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At a store, I heard one employee ask another the equivalent of this in French:

Does he have his card?

Can you guess how the employee might’ve said it? She said it in an informal way, without using est-ce que.

Here’s what the employee said:

Y’a-tu sa carte?

In this question, y’a-tu means does he have?, has he got?

Here’s why:

Il a sa carte means he has his card. But, in colloquial language, it’s more likely to be pronounced y’a sa carte. (This is because the final L sound of il is very frequently not pronounced: i’ a sa carte.) Then, by putting tu after the verb, we turn y’a sa carte into an informally asked yes-no question: y’a-tu sa carte? (Remember, this tu doesn’t mean you.)

In other questions, y’a-tu can mean is there?, are there?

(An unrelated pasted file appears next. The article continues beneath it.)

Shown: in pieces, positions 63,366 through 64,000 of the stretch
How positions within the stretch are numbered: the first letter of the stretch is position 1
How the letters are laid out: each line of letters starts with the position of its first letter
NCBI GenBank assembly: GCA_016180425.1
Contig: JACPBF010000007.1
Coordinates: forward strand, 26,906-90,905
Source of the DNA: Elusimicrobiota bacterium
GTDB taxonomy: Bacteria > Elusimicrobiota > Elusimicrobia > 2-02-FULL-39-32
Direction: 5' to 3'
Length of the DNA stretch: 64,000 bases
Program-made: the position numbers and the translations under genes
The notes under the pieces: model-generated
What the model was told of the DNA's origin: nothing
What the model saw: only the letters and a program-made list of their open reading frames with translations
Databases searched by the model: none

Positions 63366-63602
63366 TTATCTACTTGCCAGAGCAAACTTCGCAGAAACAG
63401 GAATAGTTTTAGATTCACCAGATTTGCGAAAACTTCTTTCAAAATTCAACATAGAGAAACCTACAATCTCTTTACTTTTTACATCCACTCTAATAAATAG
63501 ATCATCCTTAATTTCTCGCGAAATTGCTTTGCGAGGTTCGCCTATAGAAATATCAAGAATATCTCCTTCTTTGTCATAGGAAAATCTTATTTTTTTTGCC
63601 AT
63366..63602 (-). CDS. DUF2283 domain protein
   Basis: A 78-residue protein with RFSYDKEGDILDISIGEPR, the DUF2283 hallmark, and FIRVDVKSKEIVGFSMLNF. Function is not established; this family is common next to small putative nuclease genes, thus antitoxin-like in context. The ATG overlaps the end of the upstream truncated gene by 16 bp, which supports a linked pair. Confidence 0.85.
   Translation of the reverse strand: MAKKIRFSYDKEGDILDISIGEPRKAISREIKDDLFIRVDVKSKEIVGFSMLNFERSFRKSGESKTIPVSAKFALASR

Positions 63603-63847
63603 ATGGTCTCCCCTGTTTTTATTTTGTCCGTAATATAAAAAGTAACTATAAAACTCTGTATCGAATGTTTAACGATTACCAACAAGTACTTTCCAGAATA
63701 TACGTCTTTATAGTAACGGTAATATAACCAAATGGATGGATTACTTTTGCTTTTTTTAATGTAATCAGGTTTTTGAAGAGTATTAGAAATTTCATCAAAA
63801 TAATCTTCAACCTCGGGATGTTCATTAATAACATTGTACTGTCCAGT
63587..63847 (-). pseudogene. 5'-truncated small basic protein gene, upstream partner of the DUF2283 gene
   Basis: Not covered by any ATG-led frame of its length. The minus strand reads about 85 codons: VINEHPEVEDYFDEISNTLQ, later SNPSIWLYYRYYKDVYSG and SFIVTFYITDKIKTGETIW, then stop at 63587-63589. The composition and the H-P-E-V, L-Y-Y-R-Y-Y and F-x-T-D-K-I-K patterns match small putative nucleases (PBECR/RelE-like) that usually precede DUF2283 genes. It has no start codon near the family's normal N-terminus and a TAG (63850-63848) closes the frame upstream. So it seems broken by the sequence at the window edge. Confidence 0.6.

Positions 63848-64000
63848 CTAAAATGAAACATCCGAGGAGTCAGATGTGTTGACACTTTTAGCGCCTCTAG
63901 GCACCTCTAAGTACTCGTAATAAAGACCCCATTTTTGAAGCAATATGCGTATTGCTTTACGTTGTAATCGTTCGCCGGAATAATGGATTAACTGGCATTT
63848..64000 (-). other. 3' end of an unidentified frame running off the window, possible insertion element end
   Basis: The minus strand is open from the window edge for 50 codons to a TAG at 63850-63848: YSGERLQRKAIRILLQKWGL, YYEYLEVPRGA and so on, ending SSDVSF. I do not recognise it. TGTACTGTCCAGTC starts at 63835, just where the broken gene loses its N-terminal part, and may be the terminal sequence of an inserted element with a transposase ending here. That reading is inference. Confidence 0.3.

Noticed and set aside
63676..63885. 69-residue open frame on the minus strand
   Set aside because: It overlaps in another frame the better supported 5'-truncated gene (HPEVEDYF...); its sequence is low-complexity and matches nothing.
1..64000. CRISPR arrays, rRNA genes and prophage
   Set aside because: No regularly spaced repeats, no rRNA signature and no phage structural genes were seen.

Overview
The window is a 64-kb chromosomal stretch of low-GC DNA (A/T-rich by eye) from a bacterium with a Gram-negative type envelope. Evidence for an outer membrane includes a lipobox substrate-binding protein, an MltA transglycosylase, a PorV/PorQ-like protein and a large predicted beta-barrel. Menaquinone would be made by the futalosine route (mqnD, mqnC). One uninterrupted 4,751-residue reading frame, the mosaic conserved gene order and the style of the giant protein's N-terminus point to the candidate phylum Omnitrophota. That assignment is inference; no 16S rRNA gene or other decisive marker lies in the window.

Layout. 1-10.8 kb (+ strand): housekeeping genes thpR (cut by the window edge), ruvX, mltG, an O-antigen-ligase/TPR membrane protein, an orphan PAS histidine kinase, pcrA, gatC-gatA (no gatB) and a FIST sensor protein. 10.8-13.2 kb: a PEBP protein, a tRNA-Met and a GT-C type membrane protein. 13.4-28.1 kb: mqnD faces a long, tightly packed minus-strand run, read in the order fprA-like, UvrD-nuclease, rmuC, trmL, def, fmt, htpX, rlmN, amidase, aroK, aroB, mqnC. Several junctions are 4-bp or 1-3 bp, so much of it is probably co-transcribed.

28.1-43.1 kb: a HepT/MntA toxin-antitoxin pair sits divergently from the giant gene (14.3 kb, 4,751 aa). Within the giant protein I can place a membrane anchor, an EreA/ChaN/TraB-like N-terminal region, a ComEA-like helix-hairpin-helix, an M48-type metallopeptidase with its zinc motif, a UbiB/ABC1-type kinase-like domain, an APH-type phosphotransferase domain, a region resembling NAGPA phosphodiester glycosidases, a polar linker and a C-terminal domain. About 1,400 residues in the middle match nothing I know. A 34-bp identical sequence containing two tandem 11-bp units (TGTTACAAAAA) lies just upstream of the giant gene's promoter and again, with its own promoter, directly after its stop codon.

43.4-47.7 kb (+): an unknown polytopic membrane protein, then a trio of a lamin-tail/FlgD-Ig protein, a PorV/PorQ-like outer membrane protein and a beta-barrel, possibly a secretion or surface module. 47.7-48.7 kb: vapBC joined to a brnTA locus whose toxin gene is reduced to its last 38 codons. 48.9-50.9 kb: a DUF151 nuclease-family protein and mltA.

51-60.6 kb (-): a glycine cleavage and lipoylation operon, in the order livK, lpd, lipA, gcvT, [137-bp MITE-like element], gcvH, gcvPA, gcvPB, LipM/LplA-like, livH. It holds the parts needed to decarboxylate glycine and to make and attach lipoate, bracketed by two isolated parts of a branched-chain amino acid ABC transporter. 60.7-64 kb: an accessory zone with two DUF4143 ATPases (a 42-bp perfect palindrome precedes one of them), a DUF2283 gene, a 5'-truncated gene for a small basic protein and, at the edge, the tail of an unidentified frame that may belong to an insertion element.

Y’a-tu un problème?
Is there a problem?

This time, though, y’a is an informal pronunciation of il y a, not il a. This informal pronunciation occurs because the il of il y a is losing its L sound again: i’ y a. Then, by putting tu after the verb again, we create an informally asked yes-no question: y’a-tu?, is there?, are there?

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I grabbed a handful of usages that have appeared on OffQc since post #1000 and put them in a cloud. Can you explain to yourself how each one might be used? You can click on the image for a larger version.